The new adaptive color feature makes images look photorealistic in any lighting situation.
Rather, the experience continues to center around the Amazon ecosystem. If you’re a Prime subscriber, you’ll reap all the rewards and benefits of being one with the Echo Show 8 (2021). From asking Alexa to stream music or video content, to receiving notifications whenever Amazon orders have been delivered, there’s no denying that it caters to everything Amazon.
Much like its siblings, it acts as a home hub for quick and easy smart home controls at the touch of a button or through voice via Alexa. Voice recognition is still accurate and superb, even when there’s some light background noise.
Armed with a 13-megapixel camera, its standout feature, you no longer need to remain still or stationary in front of the Echo Show 8 (2021) while conducting video calls. That’s because it will now automatically pan and zoom to keep you in the frame. This is a feature we’ve seen in other smart displays, like Facebook Portal and Google Nest Hub Max, but it’s obviously a different implementation than what’s found in the Echo Show 10 (3rd Gen).
It works pretty well. Although, it’s best to not be too jerky or swift with movements, since the tracking moves at a moderate rate — enough so that it never feels erratic. It’s a nice addition during the work-from-home era, but hardly a defining feature among smart displays. You can use this digital pan-and-zoom feature on Alexa calls, but I do appreciate that it’s also supported on Zoom calls. It’ll be nice to see wider support for this on other video-chatting platforms, but time will tell.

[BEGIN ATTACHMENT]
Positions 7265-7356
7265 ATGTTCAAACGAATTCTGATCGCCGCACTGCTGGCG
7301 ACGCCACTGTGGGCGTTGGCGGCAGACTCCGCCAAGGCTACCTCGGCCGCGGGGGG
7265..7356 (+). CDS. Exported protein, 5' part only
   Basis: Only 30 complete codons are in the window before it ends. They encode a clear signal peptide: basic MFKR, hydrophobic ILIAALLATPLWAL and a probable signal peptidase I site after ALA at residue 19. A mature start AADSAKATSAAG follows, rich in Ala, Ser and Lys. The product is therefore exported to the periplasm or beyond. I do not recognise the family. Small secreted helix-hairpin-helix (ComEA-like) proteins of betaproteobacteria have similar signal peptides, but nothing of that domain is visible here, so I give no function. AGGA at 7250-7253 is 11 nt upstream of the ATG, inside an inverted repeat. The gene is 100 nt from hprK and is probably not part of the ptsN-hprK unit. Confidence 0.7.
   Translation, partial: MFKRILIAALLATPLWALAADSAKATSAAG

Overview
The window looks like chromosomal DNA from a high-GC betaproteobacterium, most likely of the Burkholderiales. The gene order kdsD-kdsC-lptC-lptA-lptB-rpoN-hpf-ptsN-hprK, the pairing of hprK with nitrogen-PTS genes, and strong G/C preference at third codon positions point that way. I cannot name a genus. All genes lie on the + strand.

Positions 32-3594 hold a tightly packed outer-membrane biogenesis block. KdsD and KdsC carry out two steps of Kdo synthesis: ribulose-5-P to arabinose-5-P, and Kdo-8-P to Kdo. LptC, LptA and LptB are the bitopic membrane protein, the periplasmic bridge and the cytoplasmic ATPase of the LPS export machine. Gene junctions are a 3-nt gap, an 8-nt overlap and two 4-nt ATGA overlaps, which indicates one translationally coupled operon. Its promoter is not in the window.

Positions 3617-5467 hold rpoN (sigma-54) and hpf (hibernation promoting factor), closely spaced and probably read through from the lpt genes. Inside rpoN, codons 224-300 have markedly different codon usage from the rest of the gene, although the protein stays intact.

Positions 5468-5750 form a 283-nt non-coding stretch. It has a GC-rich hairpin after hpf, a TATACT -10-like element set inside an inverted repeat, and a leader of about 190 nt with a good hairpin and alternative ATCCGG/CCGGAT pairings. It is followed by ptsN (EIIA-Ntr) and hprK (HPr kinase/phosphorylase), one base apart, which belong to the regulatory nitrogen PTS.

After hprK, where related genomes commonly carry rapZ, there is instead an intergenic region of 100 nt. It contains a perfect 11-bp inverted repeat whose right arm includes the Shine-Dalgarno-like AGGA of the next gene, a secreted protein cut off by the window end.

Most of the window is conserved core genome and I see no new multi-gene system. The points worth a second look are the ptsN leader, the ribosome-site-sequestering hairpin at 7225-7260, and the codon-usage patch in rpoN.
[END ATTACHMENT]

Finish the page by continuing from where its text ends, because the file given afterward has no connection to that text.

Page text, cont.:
If you’re worried about potential snoopers, there’s a switch that mutes the microphone and disables the camera. Beyond video calls, the camera is crucial in offering peace of mind when you’re not at home. I’ve always enjoyed using the Drop In feature that lets me instantly access the camera from my smartphone, which is perfect for checking out to see if the kids got home after school or if pets are snooping for snacks. Alexa Guard subscribers will also receive notifications whenever it detects unusual sounds — like glass breaking or smoke alarms going off.
Sometimes we have high expectations when it comes to successive devices. We often crave bigger, more elaborate features. The Amazon Echo Show 8 (2021) is an iterative gadget that makes only one meaningful improvement, to its camera’s functionality. Beyond that, it’s no different from what its predecessor offered.
Thankfully, the cost of the Amazon Echo Show 8 (2021) doesn’t change at $130. If you don’t crave the freedom of moving around during video calls, you’re better off saving the extra money and buying the $110 first-generation Amazon Echo Show 8.
Is there a better alternative?
If you need something smaller in size, the Amazon Echo Show 5 (2021) is the obvious choice. Conversely, if you want all the bells and whistles in an Alexa-powered smart display, the Echo Show 10 (3rd Gen) is the cream of the crop among Amazon’s smart displays — while also doubling as a versatile security camera. Now, if you’re a Google Assistant fan, the Google Nest Hub (2nd Gen) is the Echo Show 8’s direct rival because it’s similarly sized, but offers a unique sleep-tracking mode that you won’t find elsewhere with a smart display.
How long will it last?
Even though it’s constructed out of plastic, it’s the rugged variety, which gives me confidence that it’ll hold up against minor accidents and bumps. Since it’ll remain stationary wherever it’s placed, it’s likely to remain operational for a long time. In the event of something internally going bad, there’s a one-year limited warranty that covers for defects.
Should you buy it?
Yes, if you really need that pan-and-zoom function with video calls. If not, stick with the original model because it’s functionally no different.